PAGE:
An IFRAME is a way of embedding a browser page within another browser page as a near-seamless part of the enclosing page, and has been around for a long time, but of late has been misused as an attack vector and subsequently now has strict restrictions in modern browsers.
This article discusses how to embed Omniscope in another webapp / website using an IFRAME, and the issues and limitations surrounding that.
Typically you would embed an Omniscope report containing a specially designed dashboard as an IFRAME within another site or app. It may be possible to embed an Omniscope workflow in an IFRAME, but this is not expected or supported.
We'll assume you already have Omniscope configured as an external web server, and licensed as needed for your use case. This is not covered by this article. (A user consuming Omniscope in an IFRAME is no different from a user consuming Omniscope as a top-level page in the browser, from a licensing perspective.)
The server must be configured to allow being embedded as an IFRAME by ticking Admin > Settings > Allow render in any <iframe>:
Your report should be shared externally, typically read-only:
You should then design your report for the fixed size you will be embedding it at, e.g. 800x600 pixels:
Copy the HTML <iframe> snippet also shown above, and paste into the enclosing website's HTML source (for example in Wordpress, click Plus and choose "Custom HTML"). Edit before saving to set the desired width and height. Here's an example of the result:
However, the deployment may be restricted for security reasons. The page may not load, behave correctly, allow you to login, or allow the correct number of concurrent viewers for your Omniscope license. You may need to change your Omniscope server deployment configuration to use the same domain name as the enclosing page (typically with a different sub-domain). Read on for details and your options.
By default, Omniscope only allows embedding as an IFRAME within the same origin. The origin is everything in the URL from http(s):// up to the next slash - e.g. for https://omniscope.me/some/folder/SomeProject.iox/r/SomeReport/ the origin is "https://omniscope.me/".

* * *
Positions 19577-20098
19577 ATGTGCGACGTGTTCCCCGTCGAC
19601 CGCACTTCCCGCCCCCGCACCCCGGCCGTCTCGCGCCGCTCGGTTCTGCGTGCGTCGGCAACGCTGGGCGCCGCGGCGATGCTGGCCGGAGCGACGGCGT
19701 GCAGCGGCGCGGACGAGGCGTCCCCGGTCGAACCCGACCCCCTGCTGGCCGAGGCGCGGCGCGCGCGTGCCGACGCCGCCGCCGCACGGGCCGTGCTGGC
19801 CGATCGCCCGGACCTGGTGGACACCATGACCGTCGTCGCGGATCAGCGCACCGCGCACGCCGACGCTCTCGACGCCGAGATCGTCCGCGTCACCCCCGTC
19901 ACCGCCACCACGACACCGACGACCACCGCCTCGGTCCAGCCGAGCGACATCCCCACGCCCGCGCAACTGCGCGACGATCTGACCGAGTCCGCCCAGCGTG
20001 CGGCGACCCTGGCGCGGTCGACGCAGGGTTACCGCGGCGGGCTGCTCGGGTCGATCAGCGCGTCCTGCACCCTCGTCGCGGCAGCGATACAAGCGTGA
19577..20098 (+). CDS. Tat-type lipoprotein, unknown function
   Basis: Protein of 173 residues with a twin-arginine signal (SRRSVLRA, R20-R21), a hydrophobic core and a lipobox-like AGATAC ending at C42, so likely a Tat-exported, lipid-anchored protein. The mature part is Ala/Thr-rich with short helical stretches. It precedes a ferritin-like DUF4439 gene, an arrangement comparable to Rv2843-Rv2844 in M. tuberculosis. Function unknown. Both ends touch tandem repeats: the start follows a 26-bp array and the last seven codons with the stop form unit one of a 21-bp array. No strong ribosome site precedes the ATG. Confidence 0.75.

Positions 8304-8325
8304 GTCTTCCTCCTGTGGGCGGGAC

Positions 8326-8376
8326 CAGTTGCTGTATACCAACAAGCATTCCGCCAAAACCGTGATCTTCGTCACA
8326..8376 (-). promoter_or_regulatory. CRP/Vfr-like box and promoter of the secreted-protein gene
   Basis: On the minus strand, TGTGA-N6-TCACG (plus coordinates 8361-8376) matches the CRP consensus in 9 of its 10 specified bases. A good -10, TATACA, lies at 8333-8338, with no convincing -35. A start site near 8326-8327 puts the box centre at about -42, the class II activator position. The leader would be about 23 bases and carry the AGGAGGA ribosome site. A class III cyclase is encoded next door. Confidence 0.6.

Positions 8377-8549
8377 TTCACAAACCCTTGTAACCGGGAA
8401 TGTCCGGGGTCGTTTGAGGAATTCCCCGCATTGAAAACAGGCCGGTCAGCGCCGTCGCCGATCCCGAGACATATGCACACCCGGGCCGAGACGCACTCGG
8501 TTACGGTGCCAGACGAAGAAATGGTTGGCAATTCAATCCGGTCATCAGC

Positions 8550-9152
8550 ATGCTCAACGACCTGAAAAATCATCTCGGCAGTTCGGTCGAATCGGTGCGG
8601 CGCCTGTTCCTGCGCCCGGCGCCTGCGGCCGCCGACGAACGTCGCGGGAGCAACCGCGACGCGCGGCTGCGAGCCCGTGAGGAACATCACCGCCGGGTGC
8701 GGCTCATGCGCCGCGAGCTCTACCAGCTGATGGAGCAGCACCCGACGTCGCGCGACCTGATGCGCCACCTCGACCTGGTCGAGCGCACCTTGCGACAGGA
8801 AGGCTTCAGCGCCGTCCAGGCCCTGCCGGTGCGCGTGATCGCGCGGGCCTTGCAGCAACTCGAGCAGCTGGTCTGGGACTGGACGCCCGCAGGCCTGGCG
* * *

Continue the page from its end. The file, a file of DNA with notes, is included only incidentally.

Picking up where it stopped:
Almost always, the top level site will have a different origin from Omniscope, unless using some complex reverse proxy to make Omniscope and the enclosing website both appear to be the same origin. Therefore you must tick "Allow render in any <iframe>" as documented above, which will allow embedding in a different origin.
Often you will be embedding Omniscope within a different "site". Unlike "origin", "site" is more flexible, and refers to the registered domain. For example, these all have the same registered domain something.com:
Requirements for "3rd party" embedding
In "not same-site" i.e. "3rd party" situations, and when Omniscope requires cookies to operate (as above), all of the following conditions must hold for Omniscope to work correctly as an IFRAME:
- The visiting user must have a browser that permits 3rd-party cookies. Note that some browsers do not permit 3rd party cookies by default. Google Chrome is planning on blocking 3rd-party cookies by default from 2023.
- Omniscope must be accessed securely via https(not http) with a valid certificate. Non-same-site cookies are only permitted by modern browsers in a secure context.
- Omniscope must be version 2022.1 "rock" or later. 3rd party support was not present before this time.
- The option "Allow render in any <iframe>" must also be ticked (as above).
Regardless, a non-same-site embedding is time-limited. Beyond 2023 it will be unworkable for typical audiences, and is already for some.
So, to successfully embed Omniscope as an IFRAME, either:
- 3rd-party's ok, if you don't depend on cookies. Omniscope must be licensed with unlimited users (not just viewers), and the embedded report must be publicly accessible (no login required). This scenario tolerates 3rd-party embedding without needing cookies to work in Omniscope 2022.1.
- Or, host as same-site. you should configure your deployment such that Omniscope is indeed a "same site" as the top-level app, typically using a different sub-domain. For example, if the top-level app was "https://acme.co.uk" or "https://corporate.acme.co.uk", the Omniscope server might be "https://omniscope.acme.co.uk", which would be seen as the "same site" by the browser, and would remove the above restrictions. The option "Allow render in any <iframe>" must still be configured, however.